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Let’s talk about sensors! As the automation industry becomes, well…more automated, photoelectric sensors have become a necessity to almost any production line.

Whether sensing temperature, fluid levels, or minute quality details, photoelectric sensors continue to become more refined. To better assist you with deciding which sensor will work best with your application we decided to share a quick synopsis on a few of our most popular photoelectric sensors.

Check out this great video from Realpars detailing photoelectric sensors!

Let’s start off with Thru-Beam Sensors:

Most likely the first kind of sensor the everyday consumer first thinks of, whether it’s the sensor in your garage or the complete Hollywood cliché of red laser trip wires in every spy movie.

Thru-Beam Sensors (aka transmitted beam, direct-scanning, opposed mode, or break-beam)
  • Reliable sensing in dirty environments
  • Long-detecting distance
  • Stable detecting position
  • Opaque objects detectable regardless of shape, color or material
  • Powerful beam
Generally considered the most reliable of the photoelectric sensors, thru-beam sensors detect an object whenever something crosses between the transmitter and receiver breaking connection.

Able to detect down to a resolution of 0.03mm, thru-beam sensors are capable of detecting objects regardless of angle of incidence, surface characteristics, color of the object as long as they maintain direct alignment.


  • Stack height
  • Conveyors, package detection
  • Skewed lid detection
  • Parts counting
  • Tool verification
  • Part presence
  • Error proofing
Although reliable, thru-beam sensors do require exact mounting of two separate parts that both will require a power source. In many production lines, vibrations, limited mounting space, or cost may inspire engineers to look towards other options for their sensing needs.

Retroreflective Sensors

Next up on the list of common photoelectric sensors is the retroreflective sensor. The primary difference between these and the aforementioned thru-beam sensors is the fact that a retroreflective sensor contains both the emitter and receiver in the same body.

Closer to what we may consider echolocation, a retroreflective sensor is positioned across from a reflective tape or cube and detection occurs something blocks the constant reflection.

Retroreflective Sensors (aka reflex, retro, or polarized retro-reflective)

  • Reflector allows installation in a limited space
  • Simple wiring
  • Longer detecting distance than the diffuse-reflective sensor type
  • Easily-adjustable optical axis
  • Opaque objects detectable regardless of shape, color, or material
  • Detects clothing, textiles, dust, sand

  • Parts counting
  • Conveyors
  • Clear glass detection
  • Error proofing
  • Gate control
Some of the disadvantages of using a retroreflective sensor include still requiring two points of installation, anywhere between 10 and 1000x lower sensing margin of the thru-beam sensor, sensitivity towards certain reflective surfaces, and overall less precise detection than the slightly more expensive thru-beam sensor.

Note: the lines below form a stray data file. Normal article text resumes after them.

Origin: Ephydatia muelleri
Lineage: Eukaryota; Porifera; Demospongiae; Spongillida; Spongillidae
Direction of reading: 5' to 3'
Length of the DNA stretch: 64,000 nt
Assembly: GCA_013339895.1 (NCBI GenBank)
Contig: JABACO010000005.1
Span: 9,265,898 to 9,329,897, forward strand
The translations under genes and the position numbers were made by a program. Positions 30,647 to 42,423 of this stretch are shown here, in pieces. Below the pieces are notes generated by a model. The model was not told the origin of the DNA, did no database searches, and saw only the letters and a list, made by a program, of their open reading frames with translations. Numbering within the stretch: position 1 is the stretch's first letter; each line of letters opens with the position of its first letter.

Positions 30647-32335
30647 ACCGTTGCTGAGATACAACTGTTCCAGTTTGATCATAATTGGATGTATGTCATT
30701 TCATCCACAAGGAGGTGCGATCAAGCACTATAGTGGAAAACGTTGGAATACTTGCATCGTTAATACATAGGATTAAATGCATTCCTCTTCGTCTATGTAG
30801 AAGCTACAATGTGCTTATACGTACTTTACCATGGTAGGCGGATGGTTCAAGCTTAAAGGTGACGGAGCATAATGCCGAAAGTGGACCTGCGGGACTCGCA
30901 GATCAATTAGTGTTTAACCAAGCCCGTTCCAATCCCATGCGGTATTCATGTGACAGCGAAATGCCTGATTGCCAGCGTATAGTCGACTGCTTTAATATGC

Feeling like Goldilocks yet? Moving down the line we come to the diffuse mode sensor. As you can probably guess, the diffuse mode sensor is less expensive, less precise, and less difficult to install than our previously mentioned sensors. Detection occurs when the light beam, emitted onto the target, is reflected back to the receiver.
Diffuse Mode Sensors (aka proximity, sharp cutoff, fixed focus, convergent beam, divergent beam, wide angle, fixed field)

  • Space-saving (requires installation of sensor unit only)
  • Adjustment of optical axis not required
  • Reflective transparent objects detectable
  • Color differentiation possible

  • Part presence
  • Error proofing
  • Fill measurement
  • Product height
  • Lid presence
Diffuse mode sensors are particularly easy to install since only one device has to be fitted and no reflector is required. This is a huge benefit in space restrictive locations or in those applications where you are limited in space or cannot align the emitter and receiver correctly.
The only tricky side of installation is correctly setting up sensing parameters based on the application. These sensors operate primarily at close range, featuring optimum switching accuracy and reliable small object detection.
For the most difficult applications, background suppression diffuse sensors can provide an even better solution than standard diffuse or sharp cutoff diffuse.
Background suppression allows the sensor to ignore a very reflective background almost directly behind a dark, less reflective object. In many applications, it is the ideal diffuse sensing mode; however, background suppression sensors are more complex and, therefore, more expensive than other diffuse models.  For example, a background suppression sensor can detect corrugated cardstock to be printed without detecting the machine panel below the cardstock.

Background suppression sensors use sophisticated electronics and optics to actively sense both the object and the background instead of attempting to ignore the background behind an object. The two signals are compared, and the output will change state upon active detection of the object or the background.

Still trying to decide what type of photoelectric sensor will work best for your application? Feel free to email our tech support  or give us a call at (847) 658-8130 and we’d be happy to assist in finding the right sensor for you!

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